More often than not, the expense of returning to school entails far more than the cost of tuition. Students and the parents/caregivers who support them in their time of academic-induced poverty are wise to look for the best deals possible. But beware: Scammers, spammers and phishers are looking to outsmart you at every turn.
This list of common back-to-school scams offers the perfect study guide for protecting yourself from security threats.
Congratulations! You’ve just received a text message saying that you’ve been awarded a free back-to-school shopping spree. All you have to do is visit a website, provide your email address… and you will be “rewarded” with endless emails, texts and automated phone calls from the company you’ve just given your information to.
The truth is, most companies don’t market via SMS. If you’re curious about whether the deal is legitimate, search for the company and the deal its claiming to offer online. If you don’t see your offer listed, it’s confirmed: You’ve just been phished.
You know the familiar Facebook sidebar, advertising deals, offers and giveaways that seem too good to be true; and, it’s no shocker that they often are. Common back-to-school scams show up in the form of ads promising desirable mobile devices, $1000 gift cards and department store vouchers for a fraction of the price.
These seemingly unbeatable deals often lure curious Facebook users away from their newsfeeds to investigate further. They are particularly dangerous because they often only depend on the user clicking the advertisement. Then, rather than finding yourself one click away from your $19.99 iPad, you’re downloading free malware on your electronic device.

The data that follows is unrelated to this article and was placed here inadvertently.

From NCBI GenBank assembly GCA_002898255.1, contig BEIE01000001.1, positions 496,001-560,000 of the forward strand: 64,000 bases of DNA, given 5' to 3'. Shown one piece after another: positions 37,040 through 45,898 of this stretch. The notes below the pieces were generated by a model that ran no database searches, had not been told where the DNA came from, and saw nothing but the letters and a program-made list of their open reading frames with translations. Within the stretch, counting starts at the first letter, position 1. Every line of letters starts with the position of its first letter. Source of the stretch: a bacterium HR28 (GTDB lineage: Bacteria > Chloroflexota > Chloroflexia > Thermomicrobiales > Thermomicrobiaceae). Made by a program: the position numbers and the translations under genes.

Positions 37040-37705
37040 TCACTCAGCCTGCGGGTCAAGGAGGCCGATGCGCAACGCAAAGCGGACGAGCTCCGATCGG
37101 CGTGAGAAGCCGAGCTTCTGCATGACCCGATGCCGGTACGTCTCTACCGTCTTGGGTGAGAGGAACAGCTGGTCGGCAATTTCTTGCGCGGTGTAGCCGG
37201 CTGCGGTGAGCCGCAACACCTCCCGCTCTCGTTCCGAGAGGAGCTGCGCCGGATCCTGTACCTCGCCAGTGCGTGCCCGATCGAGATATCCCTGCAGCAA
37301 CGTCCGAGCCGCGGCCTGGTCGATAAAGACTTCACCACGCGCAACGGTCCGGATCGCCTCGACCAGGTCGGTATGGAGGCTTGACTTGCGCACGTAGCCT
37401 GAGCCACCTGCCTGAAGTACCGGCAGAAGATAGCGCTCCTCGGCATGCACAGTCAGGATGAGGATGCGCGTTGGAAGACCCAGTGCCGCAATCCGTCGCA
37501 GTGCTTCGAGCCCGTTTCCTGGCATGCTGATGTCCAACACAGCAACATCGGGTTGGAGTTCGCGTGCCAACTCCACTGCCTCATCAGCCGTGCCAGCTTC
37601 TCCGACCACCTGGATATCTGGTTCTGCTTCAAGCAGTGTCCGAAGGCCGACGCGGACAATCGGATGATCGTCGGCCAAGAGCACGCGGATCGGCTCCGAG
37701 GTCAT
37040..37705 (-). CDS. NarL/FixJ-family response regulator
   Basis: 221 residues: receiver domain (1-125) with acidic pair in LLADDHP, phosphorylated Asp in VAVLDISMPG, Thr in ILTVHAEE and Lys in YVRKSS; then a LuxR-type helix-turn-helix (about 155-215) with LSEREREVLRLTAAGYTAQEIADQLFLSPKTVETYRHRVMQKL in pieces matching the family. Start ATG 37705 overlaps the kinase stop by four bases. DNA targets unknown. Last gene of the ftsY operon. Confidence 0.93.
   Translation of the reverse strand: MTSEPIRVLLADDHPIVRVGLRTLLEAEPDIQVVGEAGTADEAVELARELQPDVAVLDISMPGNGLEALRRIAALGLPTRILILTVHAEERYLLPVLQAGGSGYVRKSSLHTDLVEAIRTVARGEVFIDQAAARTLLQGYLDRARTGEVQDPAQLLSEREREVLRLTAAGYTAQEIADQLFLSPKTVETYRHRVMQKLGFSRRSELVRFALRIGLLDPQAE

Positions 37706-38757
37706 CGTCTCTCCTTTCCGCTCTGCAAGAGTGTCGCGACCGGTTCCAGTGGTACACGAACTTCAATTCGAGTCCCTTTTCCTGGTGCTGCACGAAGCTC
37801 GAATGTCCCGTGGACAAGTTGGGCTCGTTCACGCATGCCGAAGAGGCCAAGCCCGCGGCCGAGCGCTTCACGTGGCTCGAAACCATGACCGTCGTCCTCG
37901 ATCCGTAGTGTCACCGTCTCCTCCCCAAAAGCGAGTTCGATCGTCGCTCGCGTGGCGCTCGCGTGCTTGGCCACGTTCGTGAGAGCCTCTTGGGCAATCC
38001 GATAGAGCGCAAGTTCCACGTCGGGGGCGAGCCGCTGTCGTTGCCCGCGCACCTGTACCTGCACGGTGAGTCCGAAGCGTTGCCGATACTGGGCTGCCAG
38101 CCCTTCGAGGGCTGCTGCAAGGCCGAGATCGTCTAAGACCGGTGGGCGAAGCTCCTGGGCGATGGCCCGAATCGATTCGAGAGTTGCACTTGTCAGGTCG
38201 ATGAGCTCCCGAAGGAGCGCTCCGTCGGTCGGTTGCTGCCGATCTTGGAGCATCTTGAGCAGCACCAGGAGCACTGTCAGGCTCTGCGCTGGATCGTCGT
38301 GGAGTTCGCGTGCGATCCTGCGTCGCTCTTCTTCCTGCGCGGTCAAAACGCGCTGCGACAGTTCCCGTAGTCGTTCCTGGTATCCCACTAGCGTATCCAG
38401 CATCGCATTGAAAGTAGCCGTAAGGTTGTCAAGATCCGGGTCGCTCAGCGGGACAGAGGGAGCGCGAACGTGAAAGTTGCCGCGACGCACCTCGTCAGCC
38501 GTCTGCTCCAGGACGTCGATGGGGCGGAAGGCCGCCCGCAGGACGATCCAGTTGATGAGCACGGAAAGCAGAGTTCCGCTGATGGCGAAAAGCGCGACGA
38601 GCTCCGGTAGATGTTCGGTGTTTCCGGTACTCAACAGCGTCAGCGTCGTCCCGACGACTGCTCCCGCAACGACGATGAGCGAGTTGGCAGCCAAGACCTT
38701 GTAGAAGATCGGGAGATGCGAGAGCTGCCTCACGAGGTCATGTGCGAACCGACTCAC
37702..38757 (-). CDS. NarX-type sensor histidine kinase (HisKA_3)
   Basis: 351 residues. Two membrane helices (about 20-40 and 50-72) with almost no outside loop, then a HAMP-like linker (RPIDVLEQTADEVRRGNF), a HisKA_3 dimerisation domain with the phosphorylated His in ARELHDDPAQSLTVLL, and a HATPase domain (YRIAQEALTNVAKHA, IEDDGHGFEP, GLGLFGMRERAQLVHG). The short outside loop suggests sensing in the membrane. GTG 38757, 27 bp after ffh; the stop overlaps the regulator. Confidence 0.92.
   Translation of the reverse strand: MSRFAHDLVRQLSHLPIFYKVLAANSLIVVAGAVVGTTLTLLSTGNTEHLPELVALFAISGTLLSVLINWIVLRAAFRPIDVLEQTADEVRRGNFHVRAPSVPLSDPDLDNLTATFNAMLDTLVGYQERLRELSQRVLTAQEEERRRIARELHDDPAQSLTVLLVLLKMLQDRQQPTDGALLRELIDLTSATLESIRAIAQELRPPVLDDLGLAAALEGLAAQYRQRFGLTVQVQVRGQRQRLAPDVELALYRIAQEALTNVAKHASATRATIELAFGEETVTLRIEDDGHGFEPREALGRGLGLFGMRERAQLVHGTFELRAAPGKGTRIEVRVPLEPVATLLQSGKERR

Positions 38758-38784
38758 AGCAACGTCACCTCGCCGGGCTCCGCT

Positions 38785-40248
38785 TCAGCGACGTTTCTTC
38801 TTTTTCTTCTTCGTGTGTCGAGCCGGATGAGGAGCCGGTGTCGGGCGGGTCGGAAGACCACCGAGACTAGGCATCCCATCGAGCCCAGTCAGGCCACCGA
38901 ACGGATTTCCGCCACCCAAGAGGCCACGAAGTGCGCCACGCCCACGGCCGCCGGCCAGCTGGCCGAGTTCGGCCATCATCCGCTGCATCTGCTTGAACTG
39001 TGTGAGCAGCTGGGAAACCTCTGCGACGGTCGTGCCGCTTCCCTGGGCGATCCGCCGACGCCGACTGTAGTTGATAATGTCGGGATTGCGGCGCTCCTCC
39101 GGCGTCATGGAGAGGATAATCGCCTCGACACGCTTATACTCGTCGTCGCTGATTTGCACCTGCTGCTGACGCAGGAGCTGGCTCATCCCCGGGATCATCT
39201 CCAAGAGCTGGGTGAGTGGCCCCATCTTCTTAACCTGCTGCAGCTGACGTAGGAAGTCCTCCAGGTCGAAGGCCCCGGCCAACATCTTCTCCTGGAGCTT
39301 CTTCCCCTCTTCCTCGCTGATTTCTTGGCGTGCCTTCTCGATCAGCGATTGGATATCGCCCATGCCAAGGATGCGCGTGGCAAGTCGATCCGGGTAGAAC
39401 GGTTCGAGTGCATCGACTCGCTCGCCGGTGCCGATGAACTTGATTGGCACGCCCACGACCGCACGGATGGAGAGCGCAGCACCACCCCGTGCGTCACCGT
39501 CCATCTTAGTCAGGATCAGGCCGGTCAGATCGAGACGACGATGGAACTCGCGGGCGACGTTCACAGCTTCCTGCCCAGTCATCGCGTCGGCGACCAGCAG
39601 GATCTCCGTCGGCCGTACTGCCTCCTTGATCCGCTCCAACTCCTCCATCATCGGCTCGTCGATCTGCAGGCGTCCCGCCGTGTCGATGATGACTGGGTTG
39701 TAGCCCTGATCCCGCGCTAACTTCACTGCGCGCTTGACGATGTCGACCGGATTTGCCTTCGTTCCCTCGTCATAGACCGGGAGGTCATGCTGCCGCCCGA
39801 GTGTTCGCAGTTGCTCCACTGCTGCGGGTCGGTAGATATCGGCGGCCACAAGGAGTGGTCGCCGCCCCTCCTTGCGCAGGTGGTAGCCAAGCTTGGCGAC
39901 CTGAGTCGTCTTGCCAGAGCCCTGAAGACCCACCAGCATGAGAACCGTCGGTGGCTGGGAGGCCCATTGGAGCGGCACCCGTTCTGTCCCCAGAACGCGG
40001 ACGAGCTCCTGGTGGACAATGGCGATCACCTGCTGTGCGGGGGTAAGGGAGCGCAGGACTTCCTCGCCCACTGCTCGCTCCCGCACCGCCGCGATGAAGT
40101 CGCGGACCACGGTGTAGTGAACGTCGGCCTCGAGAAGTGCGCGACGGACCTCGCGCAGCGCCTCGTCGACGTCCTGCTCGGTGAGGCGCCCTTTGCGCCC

Whether they’re arriving by pop-up, sidebar or email, always inspect back-to-school internet advertisements and promotions closely. Often, a poorly constructed malicious ad will feature spelling errors, bad grammar and distorted or unfamiliar company logos and wording. But the most sophisticated scam advertisements are harder to spot since they’re often plastered with trusted-brand logos that look legit at first and even second glance.
One way to ensure the advertisement is authentic is to run the phrasing appearing in the ad along with the company name through a reputable search engine. If nothing comes up (or if the search results look just as suspicious), the ad is likely a fraud.
Scammers and phishers purposely make it easy to click your way right into a situation that compromises your private data. The best way to stay protected is to make sure your security is up to date on all devices used for web browsing. In fact, securing your tablet or smartphone might just be your best back-to-school investment.
By C. Danielle Nelson